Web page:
to handle writes to this memory region, MAME will not do the write for us
so we have to do it manually.

3.2 satansat_b002_w

This routine is another memory write handler. It handles writes to the memory
location 0xB002.

1  void satansat_b002_w(int offset,int data)
2  {
3          /* bit 0 flips screen */
4         if (flipscreen != (data & 0x01))
5        {
6                flipscreen = data & 0x01;
7                memset(dirtybuffer,1,videoram_size);
8        }
10        /* bit 1 enables interrupts */
11        /* it controls only IRQs, not NMIs. Here I am affecting both, which */
12        /* is wrong. */
13        interrupt_enable_w(0,data & 0x02);
15        /* other bits unused */
16  }

Line 1 is the standard declaration for a memory write routine.

Line 4 checks to see if the flipscreen control bit has changed or not.
flipscreen is used when the machine is in cocktail table mode to invert the
display for the second player. Since the entire screen will be marked dirty
we want to avoid doing this if the flipscreen bit didn't change.

Line 6 stores the new state of the flip screen bit in the variable flipscreen.

Line 7 sets all the tiles as being dirty so they will all be updated next time
the screen is redrawn. The dirty tiles is a little different from the dirty
character we described in the last section. 

Line 13 enables or disables the interrupts for this processor based on the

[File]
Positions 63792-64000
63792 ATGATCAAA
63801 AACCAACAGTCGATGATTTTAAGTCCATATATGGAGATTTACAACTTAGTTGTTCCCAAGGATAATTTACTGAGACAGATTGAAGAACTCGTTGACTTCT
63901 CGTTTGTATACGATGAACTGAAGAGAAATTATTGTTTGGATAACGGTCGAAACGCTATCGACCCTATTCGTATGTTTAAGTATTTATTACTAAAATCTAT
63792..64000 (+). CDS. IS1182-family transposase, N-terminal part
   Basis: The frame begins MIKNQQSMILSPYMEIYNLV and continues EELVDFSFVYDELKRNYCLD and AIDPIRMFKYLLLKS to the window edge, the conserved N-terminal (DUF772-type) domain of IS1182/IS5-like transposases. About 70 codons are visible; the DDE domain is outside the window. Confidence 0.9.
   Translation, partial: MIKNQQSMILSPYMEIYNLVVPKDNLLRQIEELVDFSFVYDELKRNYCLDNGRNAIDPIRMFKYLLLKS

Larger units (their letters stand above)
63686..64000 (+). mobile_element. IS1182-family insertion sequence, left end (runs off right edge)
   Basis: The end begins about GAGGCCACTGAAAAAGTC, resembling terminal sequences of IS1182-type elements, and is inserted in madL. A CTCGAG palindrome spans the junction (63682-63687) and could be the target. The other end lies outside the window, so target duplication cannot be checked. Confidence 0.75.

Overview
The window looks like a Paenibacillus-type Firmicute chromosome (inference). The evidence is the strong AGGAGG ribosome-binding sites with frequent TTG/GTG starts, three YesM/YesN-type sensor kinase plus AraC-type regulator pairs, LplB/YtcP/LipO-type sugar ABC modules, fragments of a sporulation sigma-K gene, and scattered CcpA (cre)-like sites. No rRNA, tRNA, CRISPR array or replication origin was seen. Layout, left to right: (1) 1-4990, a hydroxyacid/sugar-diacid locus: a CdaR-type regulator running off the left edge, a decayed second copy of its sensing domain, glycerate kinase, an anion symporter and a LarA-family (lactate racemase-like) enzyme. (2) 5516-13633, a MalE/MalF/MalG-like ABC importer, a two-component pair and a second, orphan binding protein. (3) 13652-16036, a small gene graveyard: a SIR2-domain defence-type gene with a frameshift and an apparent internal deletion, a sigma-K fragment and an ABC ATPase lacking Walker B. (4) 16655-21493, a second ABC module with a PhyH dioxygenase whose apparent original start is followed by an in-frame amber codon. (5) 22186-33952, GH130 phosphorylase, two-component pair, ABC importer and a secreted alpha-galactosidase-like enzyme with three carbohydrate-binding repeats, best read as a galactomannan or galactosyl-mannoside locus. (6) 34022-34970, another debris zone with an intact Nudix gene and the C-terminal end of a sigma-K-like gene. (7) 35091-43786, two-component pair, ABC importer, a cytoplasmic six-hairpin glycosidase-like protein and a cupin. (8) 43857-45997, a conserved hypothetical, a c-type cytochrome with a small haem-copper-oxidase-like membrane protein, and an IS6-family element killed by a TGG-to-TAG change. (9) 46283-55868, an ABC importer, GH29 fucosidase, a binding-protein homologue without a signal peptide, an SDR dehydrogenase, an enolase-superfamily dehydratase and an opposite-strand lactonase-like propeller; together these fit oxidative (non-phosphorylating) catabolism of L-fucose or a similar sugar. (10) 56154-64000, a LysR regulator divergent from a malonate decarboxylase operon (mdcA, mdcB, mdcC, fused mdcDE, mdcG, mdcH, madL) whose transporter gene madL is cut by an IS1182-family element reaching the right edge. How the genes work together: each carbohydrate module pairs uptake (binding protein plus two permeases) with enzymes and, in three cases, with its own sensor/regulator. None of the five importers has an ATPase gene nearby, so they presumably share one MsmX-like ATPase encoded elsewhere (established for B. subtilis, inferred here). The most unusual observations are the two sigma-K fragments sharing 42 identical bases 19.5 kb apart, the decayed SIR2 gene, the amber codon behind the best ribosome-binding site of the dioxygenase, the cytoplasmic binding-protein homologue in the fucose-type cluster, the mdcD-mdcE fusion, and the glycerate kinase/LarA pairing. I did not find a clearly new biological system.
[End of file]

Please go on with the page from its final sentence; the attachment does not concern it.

state of bit 1 in data. 

3.3 satansat_backcolor_w

This routine is called whenever a write is done to location 0xB003. The purpose
of this routine is to change the background color used to draw the background
graphics plane.

1  void satansat_backcolor_w(int offset, int data)
2  {
3        /* bits 0-1 select background color. Other bits unused. */
4        if (backcolor != (data & 3))
5        {
6                int i;
8                backcolor = data & 3;
9                for (i = 0;i < 16;i += 4)
10                        Machine->gfx[1]->colortable[i] = Machine->pens[backcolor + 0x10];
11                memset(dirtybuffer,1,videoram_size);
12        }
13  }

Line 4 checks whether the new the background color is actually being changed.
No point in wasting time changing the color when it didn't really change.

Line 8 masks off the lower 3 bits that are being written which are the backcolor.

Line 9 and 10 steps through the colortable and sets the new background color
for each of the 4 character color values.

Line 11 marks all the tiles dirty so that they will all be updated next time
the screen is refreshed.

3.4 satansat_vh_screenrefresh

This routine is the real work horse for the video section of the driver. This
routine is called once per frame to redraw the screen. The first section of
this routine will redraw the background graphics plane.